As a lifelong hotelier, I have enjoyed many great moments that are etched in my memory as career highlights. Recently, I found myself grinning from ear to ear with the results of one my clients—a down-on-its luck hotel that made good—and thought I would share some of the “secrets” of its success with you.
Downward Spiral: The hotel in question will be referred to simply as Hotel A. The property exists in a very difficult hotel market that is overbuilt and never reached expectations for demand that caused a flurry of hotel developers to bet on the outcome. Hotel A engaged us to help them figure out how to gain revenues and ultimately help them work out an exit strategy. Hotel A was caught in the classic downward business spiral. Demand softened so they were seeing less revenue. Because they were seeing less revenue, they stopped spending money on operations and stopped reinvesting in the hotel’s offerings. Because they stopped investing in the hotel, clients were less impressed by the property, and they lost even more market share. And so it went.
The way out: First, let me tell you a little more about the hotel. It is branded, but independently owned and operated. The owners considered hiring a professional management company but no best case pro formas could show a positive result for Hotel A with the various fees and overhead they would need to pay the management company. Don’t get me wrong, I am a big believer in professional management companies having worked directly for a company for six and a half years as an assistant GM and GM. However, they aren’t necessary for all hotels, and in this case, it was certainly true.
Online presence: When I first got to Hotel A, I noticed they looked worse online then they did in person! This is a classic mistake and certainly the opposite should normally be true or at least they should look as good online as they do in person. Much of the photography was dated; channels were closed, and the reviews and reputation of the hotel were suffering as a result of the lack of money coming in the door.
Misspent dollars: When I took a look at Hotel A’s profit and loss statement, I found close to $75,000 dollars that was either being misspent or deployed in ways that could be reduced. That may not sound like a lot of money to you, but if you consider that money as freely discretionary spending, it does amount to a sum that can make a big difference in a less than 200-room hotel, if invested properly.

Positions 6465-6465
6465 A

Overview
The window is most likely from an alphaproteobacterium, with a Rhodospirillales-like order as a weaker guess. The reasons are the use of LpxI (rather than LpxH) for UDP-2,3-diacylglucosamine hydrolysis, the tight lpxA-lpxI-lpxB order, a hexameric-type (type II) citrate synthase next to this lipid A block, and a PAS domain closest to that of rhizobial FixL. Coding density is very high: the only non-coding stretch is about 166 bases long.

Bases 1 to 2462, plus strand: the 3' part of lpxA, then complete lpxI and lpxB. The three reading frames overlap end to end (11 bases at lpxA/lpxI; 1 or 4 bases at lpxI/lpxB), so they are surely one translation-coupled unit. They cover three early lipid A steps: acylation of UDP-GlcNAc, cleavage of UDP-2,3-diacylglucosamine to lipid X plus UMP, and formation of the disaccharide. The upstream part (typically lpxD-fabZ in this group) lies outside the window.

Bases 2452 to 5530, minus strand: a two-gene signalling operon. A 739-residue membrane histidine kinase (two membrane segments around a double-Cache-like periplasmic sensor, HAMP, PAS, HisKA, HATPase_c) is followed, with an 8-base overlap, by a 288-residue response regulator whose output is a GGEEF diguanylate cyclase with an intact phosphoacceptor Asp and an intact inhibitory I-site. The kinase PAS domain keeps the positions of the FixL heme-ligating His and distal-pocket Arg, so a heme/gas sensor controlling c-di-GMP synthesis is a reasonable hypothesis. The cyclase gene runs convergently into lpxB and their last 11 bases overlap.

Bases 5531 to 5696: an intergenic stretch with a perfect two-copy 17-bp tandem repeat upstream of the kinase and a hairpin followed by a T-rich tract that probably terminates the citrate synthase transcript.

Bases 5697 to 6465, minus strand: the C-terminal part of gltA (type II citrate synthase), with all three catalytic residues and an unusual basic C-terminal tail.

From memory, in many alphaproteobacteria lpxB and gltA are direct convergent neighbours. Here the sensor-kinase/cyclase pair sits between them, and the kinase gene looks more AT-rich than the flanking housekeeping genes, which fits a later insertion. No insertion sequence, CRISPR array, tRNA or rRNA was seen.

Let’s talk about what happened:
Reinvested dollars: Having identified the new source of money ($75,000), we began to invest in the hotel’s systems and marketing efforts. We developed rational pricing methods for online and in-person rates and implemented yielding programs. We made the breakfast area better and started an effective preventive maintenance program at the hotel that made it look more appealing to guests. We bought new vacuums for the housekeepers. And so much more that cannot be listed here.
The results: In the previous five years, Hotel A had never outperformed its competitive set in revenue per available room. After two months, Hotel A started beating its comp set one or two weeks during a month. After three months, Hotel A was consistently beating its comp set RevPAR every week for 12-weeks running. It is stealing shares from others and is doing a better job gaining new business on its own. It has gone from dead last out of 24 hotels on TripAdvisor to No. 11 and still climbing. Hotel A just had its best month ever in March, having the highest amount of gross revenues in an off-month. Before that, the best month the hotel ever had was in July. The owners are excited about the prospects for the upcoming summer.
The moral: This success story is not unusual but far too often gets squashed by the “downward spiral” mentality that can kill a hotel. As an owner, you already pay for your brand affiliation, distribution channels and many other costs that might make it hard to have a professional management company. But there is hope and your property can succeed. Hotel A has become one of my favorite career projects because I think we all love a good redemption story in these difficult, but improving times in the hotel industry.
Gavin Landry is a 25-year veteran of the industry. He is a graduate of Cornell University’s School of Hotel and Restaurant Administration and Principal of Landry Hospitality Consulting Services, L.L.C.; a full-service hospitality consulting practice specializing in hotel development and existing hotel cost and revenue improvement programs. He is an Adjunct Professor at NYU’s Preston Robert Tisch Center for Hospitality, Tourism and Sports Management teaching graduate level courses on Tourism Policy Analysis, Tourism Planning and Tourism Principles and Planning. LHCS offers a complimentary financial analysis for hotel properties that want to find new revenues and improve the hotel’s operating income.
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